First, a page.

Having a license is great because I get to split commissions with every property I purchase. Helps with closing costs and such. You do not need one though to purchase or sell properties. You can simply find a closing company to take care of things.
    It's important that your first property be a winner as the cash you make from that flip will break or launch most investors. If you bust on your first place you'll be extrememly cash strapped and your confidence will be hurt. You need to take your sweet old time in getting your first place.
    Profits can be really good in some cases. I expect to purchase a property, fix it up, and get it back on the market a month after closing. I allow for another month to sell. I can usually expect $15,000-$50,000 per flip ( sometimes more but that's rare....I've also busted on a few which sucks but it's part of the game I guess). Taxes are a b!tch with this type of realestate because you become "Forclosure whore" ,for lack of a better term, by the IRS and they capital gain tax you to death. Tax returns are fat as hell though so it usually ends up alright. A good aggressive real estate accontant is your very best friend in this business. They'll make you a lot of money on the tax end.
    Good luck and buy some good books and start reading prior to starting. There's a lot of money to be lost and gained in realestate and knowledge will help you to become one of the gainers.

  6. #6
    Silverbackgorilla's Avatar
    Silverbackgorilla is offline Junior Member
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    Quote Originally Posted by Receiver84
    I do this as well and I can also say that the competition is really high. You're generally competeing with 4-5 people on bid day. It's all a numbers game thought. If you can accept the fact that you're not going to get most of the properties you bid on you'll be fine (1 of 10 you look at you'll bid on, you'll get 1 of 10 that you bid on if you're lucky and bidding correctly). If you're getting every property you bid on I guarantee you're paying too much for the places. (or even a high % of the places you bid on) To make money you need to be aggressive with you're bids.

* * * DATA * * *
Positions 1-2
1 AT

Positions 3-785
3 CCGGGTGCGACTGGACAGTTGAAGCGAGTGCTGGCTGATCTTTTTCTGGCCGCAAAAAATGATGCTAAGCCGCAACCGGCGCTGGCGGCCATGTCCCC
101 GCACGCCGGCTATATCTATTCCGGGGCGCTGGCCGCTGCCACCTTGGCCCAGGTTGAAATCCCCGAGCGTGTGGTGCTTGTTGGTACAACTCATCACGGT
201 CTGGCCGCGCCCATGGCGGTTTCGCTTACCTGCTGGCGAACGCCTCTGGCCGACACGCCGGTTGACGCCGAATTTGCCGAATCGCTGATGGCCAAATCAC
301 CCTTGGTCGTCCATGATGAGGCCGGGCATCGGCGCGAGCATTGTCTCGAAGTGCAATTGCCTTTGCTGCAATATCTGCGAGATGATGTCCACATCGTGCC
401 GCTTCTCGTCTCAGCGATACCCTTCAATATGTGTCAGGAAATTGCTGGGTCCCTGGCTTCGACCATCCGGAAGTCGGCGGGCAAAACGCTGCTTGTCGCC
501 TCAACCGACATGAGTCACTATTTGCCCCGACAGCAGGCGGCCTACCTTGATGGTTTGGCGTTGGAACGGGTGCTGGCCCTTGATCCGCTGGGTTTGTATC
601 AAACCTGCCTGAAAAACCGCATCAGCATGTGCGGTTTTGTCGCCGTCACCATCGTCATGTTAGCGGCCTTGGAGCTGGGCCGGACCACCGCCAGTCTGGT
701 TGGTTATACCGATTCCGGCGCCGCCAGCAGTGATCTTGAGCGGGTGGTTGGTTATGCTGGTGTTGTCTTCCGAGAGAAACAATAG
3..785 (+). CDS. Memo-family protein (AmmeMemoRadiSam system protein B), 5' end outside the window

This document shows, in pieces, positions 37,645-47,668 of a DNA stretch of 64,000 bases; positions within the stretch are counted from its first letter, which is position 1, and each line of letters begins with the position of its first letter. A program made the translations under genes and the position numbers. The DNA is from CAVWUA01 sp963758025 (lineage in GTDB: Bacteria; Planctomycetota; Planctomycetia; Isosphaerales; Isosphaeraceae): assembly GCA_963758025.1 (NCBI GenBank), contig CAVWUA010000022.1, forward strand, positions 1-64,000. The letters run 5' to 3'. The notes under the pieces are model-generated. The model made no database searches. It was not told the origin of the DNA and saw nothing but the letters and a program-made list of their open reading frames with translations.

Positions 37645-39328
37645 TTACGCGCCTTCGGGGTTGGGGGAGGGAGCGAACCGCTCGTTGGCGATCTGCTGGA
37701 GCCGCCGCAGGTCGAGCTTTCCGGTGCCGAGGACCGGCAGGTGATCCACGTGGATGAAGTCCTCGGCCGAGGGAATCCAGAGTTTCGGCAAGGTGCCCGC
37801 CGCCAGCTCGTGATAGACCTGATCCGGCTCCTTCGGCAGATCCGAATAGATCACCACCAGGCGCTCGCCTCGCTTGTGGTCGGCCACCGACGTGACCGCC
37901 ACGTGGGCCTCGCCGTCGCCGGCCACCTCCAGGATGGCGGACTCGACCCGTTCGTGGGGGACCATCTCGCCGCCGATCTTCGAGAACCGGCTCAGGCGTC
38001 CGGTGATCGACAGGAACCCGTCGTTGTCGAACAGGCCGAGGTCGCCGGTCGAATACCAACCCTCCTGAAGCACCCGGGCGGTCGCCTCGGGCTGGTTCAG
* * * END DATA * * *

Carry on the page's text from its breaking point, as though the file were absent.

It's also important to be good at "Comping". Meaning you need to be able to find how much comparable housing is selling for on the same street or in the same neighborhood. This will tell you what your market value will be once you're done fixing the place up (you will need to fix a foreclosure up 90% of the time). This along with your estimated fix up costs and estimated profit (what you desire) will dicatate the bid you place.
    Having a license is great because I get to split commissions with every property I purchase. Helps with closing costs and such. You do not need one though to purchase or sell properties. You can simply find a closing company to take care of things.
    It's important that your first property be a winner as the cash you make from that flip will break or launch most investors. If you bust on your first place you'll be extrememly cash strapped and your confidence will be hurt. You need to take your sweet old time in getting your first place.
    Profits can be really good in some cases. I expect to purchase a property, fix it up, and get it back on the market a month after closing. I allow for another month to sell. I can usually expect $15,000-$50,000 per flip ( sometimes more but that's rare....I've also busted on a few which sucks but it's part of the game I guess). Taxes are a b!tch with this type of realestate because you become "Forclosure whore" ,for lack of a better term, by the IRS and they capital gain tax you to death. Tax returns are fat as hell though so it usually ends up alright. A good aggressive real estate accontant is your very best friend in this business. They'll make you a lot of money on the tax end.
    Good luck and buy some good books and start reading prior to starting. There's a lot of money to be lost and gained in realestate and knowledge will help you to become one of the gainers.
    What kind of money do you need to put down? I dont have alot of cash, and I see alot of no cash upfront programs(on tv..so take it for what its worth-lol)

    Also, are you basically buying the house and making payments on it, until it sells?